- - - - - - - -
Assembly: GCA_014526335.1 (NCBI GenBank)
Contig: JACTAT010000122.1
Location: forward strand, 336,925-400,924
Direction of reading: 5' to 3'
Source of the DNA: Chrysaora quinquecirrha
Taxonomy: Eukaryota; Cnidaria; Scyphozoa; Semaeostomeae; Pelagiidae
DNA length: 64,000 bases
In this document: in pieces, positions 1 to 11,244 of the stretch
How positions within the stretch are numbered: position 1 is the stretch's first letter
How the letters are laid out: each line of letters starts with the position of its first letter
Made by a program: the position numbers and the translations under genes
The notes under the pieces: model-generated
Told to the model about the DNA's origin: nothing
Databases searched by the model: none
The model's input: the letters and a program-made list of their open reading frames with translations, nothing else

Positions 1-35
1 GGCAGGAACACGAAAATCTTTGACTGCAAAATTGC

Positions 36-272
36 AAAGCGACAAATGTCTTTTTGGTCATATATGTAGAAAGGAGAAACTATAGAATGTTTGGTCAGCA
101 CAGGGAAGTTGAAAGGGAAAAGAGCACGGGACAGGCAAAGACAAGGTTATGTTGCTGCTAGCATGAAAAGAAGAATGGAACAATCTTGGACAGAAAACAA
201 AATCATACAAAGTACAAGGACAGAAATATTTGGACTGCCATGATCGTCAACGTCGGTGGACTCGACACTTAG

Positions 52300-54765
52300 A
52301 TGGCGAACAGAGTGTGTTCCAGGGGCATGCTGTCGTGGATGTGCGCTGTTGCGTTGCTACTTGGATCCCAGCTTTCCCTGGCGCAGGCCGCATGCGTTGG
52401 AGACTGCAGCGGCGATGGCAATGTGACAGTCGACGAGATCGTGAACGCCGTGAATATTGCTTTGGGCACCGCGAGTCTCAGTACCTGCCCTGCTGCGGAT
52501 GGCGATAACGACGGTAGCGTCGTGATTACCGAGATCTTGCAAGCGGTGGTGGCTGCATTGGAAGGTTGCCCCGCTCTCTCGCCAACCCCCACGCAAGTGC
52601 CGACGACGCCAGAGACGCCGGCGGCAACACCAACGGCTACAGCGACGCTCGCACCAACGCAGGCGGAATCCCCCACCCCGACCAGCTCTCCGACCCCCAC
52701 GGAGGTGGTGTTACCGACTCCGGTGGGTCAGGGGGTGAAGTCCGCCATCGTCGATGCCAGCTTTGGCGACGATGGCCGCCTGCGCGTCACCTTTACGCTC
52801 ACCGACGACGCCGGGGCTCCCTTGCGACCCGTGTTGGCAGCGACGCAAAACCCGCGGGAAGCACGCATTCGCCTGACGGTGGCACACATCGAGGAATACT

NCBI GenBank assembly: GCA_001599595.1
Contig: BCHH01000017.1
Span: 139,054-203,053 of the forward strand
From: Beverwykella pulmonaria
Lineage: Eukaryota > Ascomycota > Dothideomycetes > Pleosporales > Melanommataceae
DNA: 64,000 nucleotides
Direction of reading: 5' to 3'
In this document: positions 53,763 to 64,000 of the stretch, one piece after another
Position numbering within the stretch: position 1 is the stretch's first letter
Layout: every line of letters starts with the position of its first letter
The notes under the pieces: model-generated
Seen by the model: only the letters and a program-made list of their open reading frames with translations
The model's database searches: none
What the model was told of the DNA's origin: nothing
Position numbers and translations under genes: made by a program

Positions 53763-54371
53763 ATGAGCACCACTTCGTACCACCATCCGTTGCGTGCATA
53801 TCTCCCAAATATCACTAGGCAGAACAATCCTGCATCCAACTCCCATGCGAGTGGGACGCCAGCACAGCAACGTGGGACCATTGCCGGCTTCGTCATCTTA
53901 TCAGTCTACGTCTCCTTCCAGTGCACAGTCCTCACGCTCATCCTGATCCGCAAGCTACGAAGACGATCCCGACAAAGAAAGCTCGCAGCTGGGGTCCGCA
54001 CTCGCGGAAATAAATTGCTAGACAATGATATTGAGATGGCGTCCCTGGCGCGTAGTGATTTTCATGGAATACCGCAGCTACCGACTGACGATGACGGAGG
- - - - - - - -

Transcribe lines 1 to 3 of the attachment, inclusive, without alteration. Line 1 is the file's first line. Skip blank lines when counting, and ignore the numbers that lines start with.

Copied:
Assembly: GCA_014526335.1 (NCBI GenBank)
Contig: JACTAT010000122.1
Location: forward strand, 336,925-400,924